have to repeat the entire blessing but if you are unsure if you said Birkas
HaTorah you should only say the second blessing of “Asher bachar banu”?
A. Both Birkas Hamazon
and Birkas HaTorah are Torah level blessings and though the fifth paragraph of
Birkas Hamazon is rabbinic it is said with the rest though by Birkas HaTorah
only the second blessing is said to take care of the Torah level blessing
because it is considered the better of the two blessings as the Mishna Berura
B. Mishna Berura 184:13
says that the reason why you say the entire Birkas Hamazon including the last
blessing paragraph is in order to not denigrate that last blessing and start to
always skip it since it would not be taken seriously.
C. Birkas Hamazon is a blessing of praise and Birkas HaTorah is a blessing over a mitzvah.
Answer: Rav Moshe Feinstein (Igros Moshe Orach Chaim 2:3) says that a person would put the same weight of a blessing on a mitzvah as if it is a mitzvah and would never be lax in the matter and stop saying it but by bentching because it’s just a praise then the seemingly less important praises they would stop saying if skipped at times.
- Question: According
to the Pri Megadim what is the difference between a half slave half free person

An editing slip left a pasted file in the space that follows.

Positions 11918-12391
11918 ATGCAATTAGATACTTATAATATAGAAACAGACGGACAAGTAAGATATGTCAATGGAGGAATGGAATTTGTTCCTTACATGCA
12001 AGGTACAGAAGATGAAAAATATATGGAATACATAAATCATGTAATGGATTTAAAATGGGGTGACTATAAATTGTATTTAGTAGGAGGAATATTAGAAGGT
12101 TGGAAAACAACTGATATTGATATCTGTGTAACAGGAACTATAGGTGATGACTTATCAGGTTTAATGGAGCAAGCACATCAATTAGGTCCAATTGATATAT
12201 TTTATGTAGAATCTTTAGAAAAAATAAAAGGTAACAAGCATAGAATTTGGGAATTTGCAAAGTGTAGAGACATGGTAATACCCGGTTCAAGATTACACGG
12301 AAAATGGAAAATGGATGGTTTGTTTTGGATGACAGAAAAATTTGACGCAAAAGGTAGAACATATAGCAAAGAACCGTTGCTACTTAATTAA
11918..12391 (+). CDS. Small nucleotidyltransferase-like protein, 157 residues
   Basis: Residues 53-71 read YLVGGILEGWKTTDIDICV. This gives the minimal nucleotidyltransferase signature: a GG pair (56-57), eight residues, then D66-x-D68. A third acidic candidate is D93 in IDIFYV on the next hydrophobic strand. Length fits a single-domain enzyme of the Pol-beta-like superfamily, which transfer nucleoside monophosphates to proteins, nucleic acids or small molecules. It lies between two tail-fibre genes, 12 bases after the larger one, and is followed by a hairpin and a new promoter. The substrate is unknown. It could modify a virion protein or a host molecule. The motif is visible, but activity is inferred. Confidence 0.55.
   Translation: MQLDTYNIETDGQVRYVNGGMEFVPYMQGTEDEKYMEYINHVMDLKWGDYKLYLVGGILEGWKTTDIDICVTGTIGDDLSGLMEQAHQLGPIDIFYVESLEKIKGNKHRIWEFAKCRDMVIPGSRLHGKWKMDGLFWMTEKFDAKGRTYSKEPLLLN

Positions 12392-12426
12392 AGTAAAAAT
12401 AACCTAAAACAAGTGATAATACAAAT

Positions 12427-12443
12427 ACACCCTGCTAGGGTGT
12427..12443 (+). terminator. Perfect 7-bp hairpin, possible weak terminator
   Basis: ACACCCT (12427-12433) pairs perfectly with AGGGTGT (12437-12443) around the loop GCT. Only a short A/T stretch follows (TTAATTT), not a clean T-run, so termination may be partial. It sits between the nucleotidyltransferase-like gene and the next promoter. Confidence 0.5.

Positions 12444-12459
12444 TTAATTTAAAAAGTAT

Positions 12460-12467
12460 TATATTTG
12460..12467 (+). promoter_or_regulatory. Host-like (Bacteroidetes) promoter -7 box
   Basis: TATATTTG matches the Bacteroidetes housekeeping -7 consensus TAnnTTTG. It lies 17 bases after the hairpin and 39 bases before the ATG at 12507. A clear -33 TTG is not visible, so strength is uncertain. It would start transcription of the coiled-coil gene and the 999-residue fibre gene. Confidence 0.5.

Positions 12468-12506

who can’t blow shofar or read megilla himself but could have someone do it for
him and he fulfills those mitzvahs through the messenger but the Pri Megadim
does not understand why a person can light Chanukah candles for another person
who took on Shabbos early and forgot to light Chanukah candles?
A. The Pri Megadim did not understand how you can have someone else light Chanukah candles for you if you accidentally first lit Shabbos candles because there is a rule that whatever you can’t do your messenger can’t do for you. This is because the messenger of a person is like himself so if you can’t do it he can’t do it either.
B. The Mahara”m Shick (chelek 1, Even HaEzer, teshuva 129) answers the Pri Megadim’s difficulty by saying this rule that a messenger can’t do something the sender can’t do only applies if the job and the problem is the same, (for example someone asking a messenger to marry him to a relative like his own daughter or mother.) But in this case there are two different factors, Chanukah and Shabbos. The fact that it is Shabbos for this person now is a technicality so the messenger can act on his behalf.